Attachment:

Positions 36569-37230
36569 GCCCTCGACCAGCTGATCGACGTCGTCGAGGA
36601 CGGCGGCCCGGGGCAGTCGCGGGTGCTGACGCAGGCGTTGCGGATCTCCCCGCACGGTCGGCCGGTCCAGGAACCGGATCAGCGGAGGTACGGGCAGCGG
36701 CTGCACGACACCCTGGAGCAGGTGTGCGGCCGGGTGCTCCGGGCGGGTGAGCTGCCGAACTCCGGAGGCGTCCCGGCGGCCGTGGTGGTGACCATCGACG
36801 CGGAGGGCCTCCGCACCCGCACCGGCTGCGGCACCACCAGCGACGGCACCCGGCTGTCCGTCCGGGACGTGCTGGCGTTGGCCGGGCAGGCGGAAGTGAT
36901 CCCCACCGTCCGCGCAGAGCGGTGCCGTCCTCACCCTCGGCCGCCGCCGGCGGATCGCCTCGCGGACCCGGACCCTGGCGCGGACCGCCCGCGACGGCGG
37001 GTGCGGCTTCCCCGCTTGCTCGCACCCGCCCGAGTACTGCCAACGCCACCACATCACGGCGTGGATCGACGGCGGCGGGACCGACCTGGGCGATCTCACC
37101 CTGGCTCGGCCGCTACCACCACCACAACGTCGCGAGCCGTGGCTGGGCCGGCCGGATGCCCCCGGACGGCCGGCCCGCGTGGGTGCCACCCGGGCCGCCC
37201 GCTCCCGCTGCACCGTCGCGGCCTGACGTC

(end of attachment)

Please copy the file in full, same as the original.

Positions 36569-37230
36569 GCCCTCGACCAGCTGATCGACGTCGTCGAGGA
36601 CGGCGGCCCGGGGCAGTCGCGGGTGCTGACGCAGGCGTTGCGGATCTCCCCGCACGGTCGGCCGGTCCAGGAACCGGATCAGCGGAGGTACGGGCAGCGG
36701 CTGCACGACACCCTGGAGCAGGTGTGCGGCCGGGTGCTCCGGGCGGGTGAGCTGCCGAACTCCGGAGGCGTCCCGGCGGCCGTGGTGGTGACCATCGACG
36801 CGGAGGGCCTCCGCACCCGCACCGGCTGCGGCACCACCAGCGACGGCACCCGGCTGTCCGTCCGGGACGTGCTGGCGTTGGCCGGGCAGGCGGAAGTGAT
36901 CCCCACCGTCCGCGCAGAGCGGTGCCGTCCTCACCCTCGGCCGCCGCCGGCGGATCGCCTCGCGGACCCGGACCCTGGCGCGGACCGCCCGCGACGGCGG
37001 GTGCGGCTTCCCCGCTTGCTCGCACCCGCCCGAGTACTGCCAACGCCACCACATCACGGCGTGGATCGACGGCGGCGGGACCGACCTGGGCGATCTCACC
37101 CTGGCTCGGCCGCTACCACCACCACAACGTCGCGAGCCGTGGCTGGGCCGGCCGGATGCCCCCGGACGGCCGGCCCGCGTGGGTGCCACCCGGGCCGCCC
37201 GCTCCCGCTGCACCGTCGCGGCCTGACGTC